LoadRunner Enterprise and Jenkins
This section describes the Jenkins plugin, and how it enables you to use continuous performance testing in production. It enables you to run performance tests using LoadRunner Enterprise and to view LoadRunner Enterprise Trend reports.
As more software companies utilize continuous integration practices, you may also need to integrate performance tests into your testing process. This integration helps developers insure that new builds did not introduce regressions.
The Micro Focus Application Automation Tools plugin for the Jenkins continuous integration server provides a mechanism for executing performance tests as part of a build script. This plugin allows you to trigger a LoadRunner Enterprise test as a build step and present the results in the Jenkin's user interface.
You can integrate performance tests which have service level agreements (SLAs). This allows you to quickly determine whether the test passed or failed and if performance was affected.
This task describes how to install a Jenkins server and the CI plugin.
Install the Jenkins server.
For the supported server versions, see the Integration with non-Micro Focus products section of the System Requirements.
Install the Micro Focus Application Automation Tools plugin.
For details on downloading and installing this plugin, see the Application Automation Tools wiki page.
Note: The Jenkins plugin requires an administrator account.
This task describes how to set up a Jenkins job to run performance tests.
Go to the Jenkins Server home page.
Click the New Job link or select an existing job.
Enter a Job name (for a new job).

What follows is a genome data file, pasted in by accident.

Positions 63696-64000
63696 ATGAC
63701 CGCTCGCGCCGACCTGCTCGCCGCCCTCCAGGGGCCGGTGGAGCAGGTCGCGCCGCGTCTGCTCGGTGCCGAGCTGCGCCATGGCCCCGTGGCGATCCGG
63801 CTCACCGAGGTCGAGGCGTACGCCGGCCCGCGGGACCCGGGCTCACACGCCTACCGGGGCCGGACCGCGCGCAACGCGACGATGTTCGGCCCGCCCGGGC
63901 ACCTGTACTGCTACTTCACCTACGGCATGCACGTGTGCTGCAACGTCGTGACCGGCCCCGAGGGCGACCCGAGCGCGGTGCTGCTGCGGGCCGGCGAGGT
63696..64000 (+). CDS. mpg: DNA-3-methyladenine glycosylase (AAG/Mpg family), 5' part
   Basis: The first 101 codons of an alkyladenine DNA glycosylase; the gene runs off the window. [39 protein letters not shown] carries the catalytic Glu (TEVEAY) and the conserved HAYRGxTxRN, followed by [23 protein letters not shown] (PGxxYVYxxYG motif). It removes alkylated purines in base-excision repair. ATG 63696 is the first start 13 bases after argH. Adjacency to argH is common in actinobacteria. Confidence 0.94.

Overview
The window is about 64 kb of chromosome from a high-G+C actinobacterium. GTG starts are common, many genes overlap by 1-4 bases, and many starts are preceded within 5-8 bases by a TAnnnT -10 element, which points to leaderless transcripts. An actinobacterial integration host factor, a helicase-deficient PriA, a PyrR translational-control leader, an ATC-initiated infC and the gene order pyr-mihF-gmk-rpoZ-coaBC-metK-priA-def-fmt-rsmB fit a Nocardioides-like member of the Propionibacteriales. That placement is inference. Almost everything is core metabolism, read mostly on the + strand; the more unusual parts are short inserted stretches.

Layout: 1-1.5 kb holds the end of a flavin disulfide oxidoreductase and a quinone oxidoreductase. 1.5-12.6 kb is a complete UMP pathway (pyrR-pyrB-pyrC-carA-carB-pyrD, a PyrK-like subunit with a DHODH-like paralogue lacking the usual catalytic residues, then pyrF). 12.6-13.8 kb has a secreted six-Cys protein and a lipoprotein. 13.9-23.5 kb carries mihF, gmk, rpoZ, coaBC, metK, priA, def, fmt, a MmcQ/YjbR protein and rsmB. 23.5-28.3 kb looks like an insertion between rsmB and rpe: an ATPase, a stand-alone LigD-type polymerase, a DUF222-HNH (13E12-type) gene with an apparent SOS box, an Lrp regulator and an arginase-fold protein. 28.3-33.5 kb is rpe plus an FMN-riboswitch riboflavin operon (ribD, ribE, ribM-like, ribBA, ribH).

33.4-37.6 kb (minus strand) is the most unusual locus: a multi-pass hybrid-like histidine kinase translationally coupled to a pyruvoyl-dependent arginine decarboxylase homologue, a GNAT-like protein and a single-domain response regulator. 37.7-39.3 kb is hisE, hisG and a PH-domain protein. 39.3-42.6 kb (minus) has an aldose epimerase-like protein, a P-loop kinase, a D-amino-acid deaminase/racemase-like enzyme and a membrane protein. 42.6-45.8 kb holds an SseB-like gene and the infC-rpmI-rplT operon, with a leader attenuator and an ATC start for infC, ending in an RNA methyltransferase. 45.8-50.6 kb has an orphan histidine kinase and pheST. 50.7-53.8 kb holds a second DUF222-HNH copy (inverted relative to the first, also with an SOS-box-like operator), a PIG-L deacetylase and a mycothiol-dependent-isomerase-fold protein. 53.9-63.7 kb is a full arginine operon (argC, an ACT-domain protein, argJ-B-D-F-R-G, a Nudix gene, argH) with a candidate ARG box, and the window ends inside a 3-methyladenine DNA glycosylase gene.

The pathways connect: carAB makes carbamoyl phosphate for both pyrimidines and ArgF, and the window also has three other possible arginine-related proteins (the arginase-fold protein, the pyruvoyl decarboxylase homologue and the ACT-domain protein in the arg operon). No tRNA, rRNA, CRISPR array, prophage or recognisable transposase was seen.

Select Build a free-style software project and click OK.
In the Project Configuration section scroll down to the Build section.
Micro Focus Application Automation Tools
Expand the Add build step drop-down, and select Execute tests using LoadRunner Enterprise.
Micro Focus LoadRunner Enterprise integration with Git
Expand the Add build step drop-down and select Run Performance Test Using LoadRunner Enterprise.
(Optional) Enter a description of the build step.
Enter the hostname or IP address of a LoadRunner Enterprise server.
Example: If the LoadRunner Enterprise server URL is
If you are running the Jenkins job over a secured LoadRunner Enterprise server, select the Use HTTPS protocol option.
Enter the server credentials, project, and domain.
Micro Focus Application Automation Tools Enter the Test ID. You can get the ID from LoadRunner Enterprise > Test Management. Select your test and find the ID in the General Details: ID <number>. Micro Focus LoadRunner Enterprise integration with Git
In the Run Test section, you can either select to:
Run an existing test. If you run an existing test, you can provide a Test ID. You can get the ID from LoadRunner Enterprise > Test Management > Test Lab > Performance Test Set view. If the column is not visible, you can select it by clicking the Select Columns button.
Create a new test. If you create a new test, you can provide in the Test To Create field a text in YAML syntax representing a LoadRunner Enterprise test, or provide a path to a YAML file relative to the workspace. The parameters to be used in each case are different. See Create a LoadRunner Enterprise test from YAML input.
Automatically select existing or create new if none exists If you select this option, LoadRunner Enterprise creates a test instance or locates the existing test instance. Manual selection
Enter the Test Instance ID from the Assign and Select Test Set dialog box, available from LoadRunner Enterprise > Test Management > Performance Test Summary view > Assign To:. For details, see General Details Pane.
Choose whether to use a Local Proxy.
Choose a Post Run Action (Collate Results, Collate and Analyze, or Do Not Collate).
Select a trend report option:
Do Not Trend No trend report is created. Use trend report associated with the test
If Auto Trending is selected in the Load Test, select this option to automatically publish trend results.
Add run to trend report with ID If you select this option, enter the trend report ID.
Enter a duration for the Ad-Hoc timeslot. The minimum time is 30 minutes.
Choose whether to use VUDs licenses.